Guide to Eating at La Boqueria Market

If there one thing I like to do more than anything else it's to explore locals marketplaces. Whether it's a rural farmer's market no bigger than a few tables of tomatoes or a giant European market hall, there is something so exciting about being surrounded by a myriad of colours, aromas and flavours local to that city.

Guide to Eating at La Boqueria Market

Although some of these markets can be a bit touristy, their appeal to foreigners and locals alike is for a reason. They are incredible places to visit with some of the best food in the entire city. Along the famous tourist drag, Las Ramblas, you'll find one of Europe's largest and most fantastic food market: La Boqueria. La Boqueria Market is the perfect place to get the best sense of what Catalan cuisine and culture is made up of.

Guide to Eating at La Boqueria Market

Hours and Access

The easiest way to access the market is to take the Green Metro line to Liceu Station, and from there it's a short one minute walk over to the market. The market is open from 8 am till 8:30 pm Monday to Saturday (closed on Sundays). While you can visit anytime during those hours, I highly recommend coming early in the morning or later in the evening. Hundreds of tourists pass through the gates every day, and your experience will be all the richer if you manage to arrive when it's much less busy. Arriving the morning also means you can see the vendors coming and going, loading up their stalls with the catch or pick of the day.

Guide to Eating at La Boqueria Market

History

Opened in 1217 as an open-air market, the first Boqueria was located right outside the old city walls. Since it was outside the official city of Barcelona, farmers saved on the taxes city dwellers had to pay on their goods. It was also more easily accessible for merchants travelling in and out of the countryside as they didn't have to venture as far into the city. As the market grew, it was relocated in 1827 to Las Ramblas. La Boqueria is derived from the Catalan word "boc" meaning "goat" since goats were often popular meat sold at the market.

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The marker is divided into sections based on what the vendors are selling which makes it easy to explore. With over 200 vendors, you'll be thankful for this organization, especially if you're looking for something in particular.

Guide to Eating at La Boqueria Market

Tips

Before entering the market, remember to keep in mind that this is a pickpocket hotspot. Barcelona itself is very famous for being a city with a high percentage of theft and in the market where it can be wall to wall people, it's easy to brush up against someone and carefully steal their wallet without anyone noticing. Keep your money out of public view when paying and always be sure to keep your purse or knapsack closed (or even better - locked). I never had an encounter with someone I thought was a pickpocket but I was also very aware of my surroundings at all times, and I think that helps you avoid being a target to start with.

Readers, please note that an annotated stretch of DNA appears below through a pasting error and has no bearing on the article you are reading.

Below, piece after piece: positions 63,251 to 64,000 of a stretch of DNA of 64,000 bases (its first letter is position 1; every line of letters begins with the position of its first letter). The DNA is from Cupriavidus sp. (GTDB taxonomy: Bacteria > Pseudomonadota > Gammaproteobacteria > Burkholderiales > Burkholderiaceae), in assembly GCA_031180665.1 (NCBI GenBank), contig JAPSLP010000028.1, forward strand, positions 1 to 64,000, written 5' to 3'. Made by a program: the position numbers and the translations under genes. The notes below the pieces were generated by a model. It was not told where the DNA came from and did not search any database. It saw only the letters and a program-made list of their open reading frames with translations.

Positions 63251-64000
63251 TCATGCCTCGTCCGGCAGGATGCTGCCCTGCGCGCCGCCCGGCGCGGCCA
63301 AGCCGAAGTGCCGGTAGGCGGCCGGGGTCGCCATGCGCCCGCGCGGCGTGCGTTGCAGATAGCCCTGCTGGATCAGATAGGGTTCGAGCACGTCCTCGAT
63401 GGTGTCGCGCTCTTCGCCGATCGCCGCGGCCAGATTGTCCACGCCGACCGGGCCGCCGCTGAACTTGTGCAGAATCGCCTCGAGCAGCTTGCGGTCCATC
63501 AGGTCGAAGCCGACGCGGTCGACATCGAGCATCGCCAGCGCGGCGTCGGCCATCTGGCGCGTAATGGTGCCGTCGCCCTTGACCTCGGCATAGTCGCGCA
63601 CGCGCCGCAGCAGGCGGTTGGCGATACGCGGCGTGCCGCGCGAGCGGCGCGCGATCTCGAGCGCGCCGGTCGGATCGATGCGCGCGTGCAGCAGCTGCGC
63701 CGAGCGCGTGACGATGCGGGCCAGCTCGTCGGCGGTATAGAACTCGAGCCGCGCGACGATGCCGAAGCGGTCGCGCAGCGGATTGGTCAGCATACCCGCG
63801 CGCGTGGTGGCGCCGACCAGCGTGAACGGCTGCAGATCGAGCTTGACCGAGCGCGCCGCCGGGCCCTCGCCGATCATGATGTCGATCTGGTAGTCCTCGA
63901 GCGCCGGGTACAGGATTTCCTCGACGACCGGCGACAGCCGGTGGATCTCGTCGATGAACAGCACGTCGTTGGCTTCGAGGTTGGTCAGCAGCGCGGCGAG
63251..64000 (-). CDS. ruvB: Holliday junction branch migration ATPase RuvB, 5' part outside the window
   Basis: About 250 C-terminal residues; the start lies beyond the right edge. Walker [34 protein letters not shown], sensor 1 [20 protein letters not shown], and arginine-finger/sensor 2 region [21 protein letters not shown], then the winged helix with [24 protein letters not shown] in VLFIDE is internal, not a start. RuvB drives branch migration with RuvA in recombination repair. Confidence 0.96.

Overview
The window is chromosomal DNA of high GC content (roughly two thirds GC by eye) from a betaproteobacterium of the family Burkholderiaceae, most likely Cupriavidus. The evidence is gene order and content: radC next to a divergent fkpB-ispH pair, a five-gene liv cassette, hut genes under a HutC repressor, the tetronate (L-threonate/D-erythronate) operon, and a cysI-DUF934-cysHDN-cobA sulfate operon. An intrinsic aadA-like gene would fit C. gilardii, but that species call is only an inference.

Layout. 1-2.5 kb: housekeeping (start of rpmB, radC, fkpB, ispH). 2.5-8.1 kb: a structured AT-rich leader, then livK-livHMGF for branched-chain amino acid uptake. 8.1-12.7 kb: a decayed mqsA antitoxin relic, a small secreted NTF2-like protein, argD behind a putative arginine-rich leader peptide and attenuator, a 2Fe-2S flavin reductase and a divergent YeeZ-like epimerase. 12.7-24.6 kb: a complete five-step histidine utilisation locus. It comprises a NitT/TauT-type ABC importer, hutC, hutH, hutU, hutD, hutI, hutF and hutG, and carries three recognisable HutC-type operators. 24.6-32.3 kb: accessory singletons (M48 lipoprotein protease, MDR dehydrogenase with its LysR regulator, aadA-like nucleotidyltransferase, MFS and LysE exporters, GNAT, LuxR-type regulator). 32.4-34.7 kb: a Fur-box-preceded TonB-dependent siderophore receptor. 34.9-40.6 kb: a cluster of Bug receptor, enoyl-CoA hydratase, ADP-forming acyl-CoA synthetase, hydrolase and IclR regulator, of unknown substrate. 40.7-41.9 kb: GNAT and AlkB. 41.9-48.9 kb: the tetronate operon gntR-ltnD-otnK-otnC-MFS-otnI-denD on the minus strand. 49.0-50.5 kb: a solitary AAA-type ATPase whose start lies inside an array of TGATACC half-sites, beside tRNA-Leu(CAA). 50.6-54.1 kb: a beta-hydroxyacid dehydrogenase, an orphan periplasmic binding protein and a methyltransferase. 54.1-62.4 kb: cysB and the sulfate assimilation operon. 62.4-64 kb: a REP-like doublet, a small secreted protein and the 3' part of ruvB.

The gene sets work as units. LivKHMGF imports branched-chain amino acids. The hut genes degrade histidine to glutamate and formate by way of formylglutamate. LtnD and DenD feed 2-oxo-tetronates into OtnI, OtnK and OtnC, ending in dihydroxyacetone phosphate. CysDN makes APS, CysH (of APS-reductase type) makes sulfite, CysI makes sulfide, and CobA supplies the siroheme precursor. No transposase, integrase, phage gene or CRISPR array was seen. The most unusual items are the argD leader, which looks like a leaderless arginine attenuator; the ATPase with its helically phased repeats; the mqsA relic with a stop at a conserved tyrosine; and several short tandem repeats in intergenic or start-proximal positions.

Guide to Eating at La Boqueria Market

Make sure you visit an ATM before arriving. Although some vendors take credit cards, it's not worth the fuss and time it takes to process and most widely prefer cash. Speaking a bit of Spanish, or even better Catalan, will go far with winning you some favour with the vendors. They all speak a lot of English as they deal with tourists on a daily basis but since you're visiting their country it's always nice to end the conversation with "Moltes gràcies".

Guide to Eating at La Boqueria Market

The towering grand iron entrance, topped with the iconic stained glass in Gaudi style leads you into a world of heady scents and brilliant colours! Vendors walk by carrying sopping wet fish, barrels of brightly coloured exotic fruits, bushels of raw nuts and freshly baked pastries.

Guide to Eating at La Boqueria Market

Breakfast

If you arrive early enough or just happen to see a free table, don't miss El Pinotxo. This tapas bar at the front of the market is so popular with tourists and locals alike that there rarely is a table in sight. But if you don't mind waiting or managed to snag a free stool at the bar, you'll be in luck since this place as some of the most fantastic tapas in Barcelona. One of their famous breakfast options is a plate of garbanzo beans with fresh blood sausage. Don't let the name "blood sausage" put you off; it is absolutely delicious.

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If El Pinotxo is full try a seat at El Quim, another fantastic cafe selling outstanding breakfast plates. A traditional Catalan dish to try is fried baby squid atop a freshly cooked egg. The combination of fresh seafood and the creamy, rich egg is a wonderful explosion of flavour.

2 fried eggs with baby squid

When you first enter the market, it's good to do a quick lap before settling in on what you want to buy. There are so many stalls, often with many selling similar items so doing an initial lap will help you gauge the prices and find the best deal.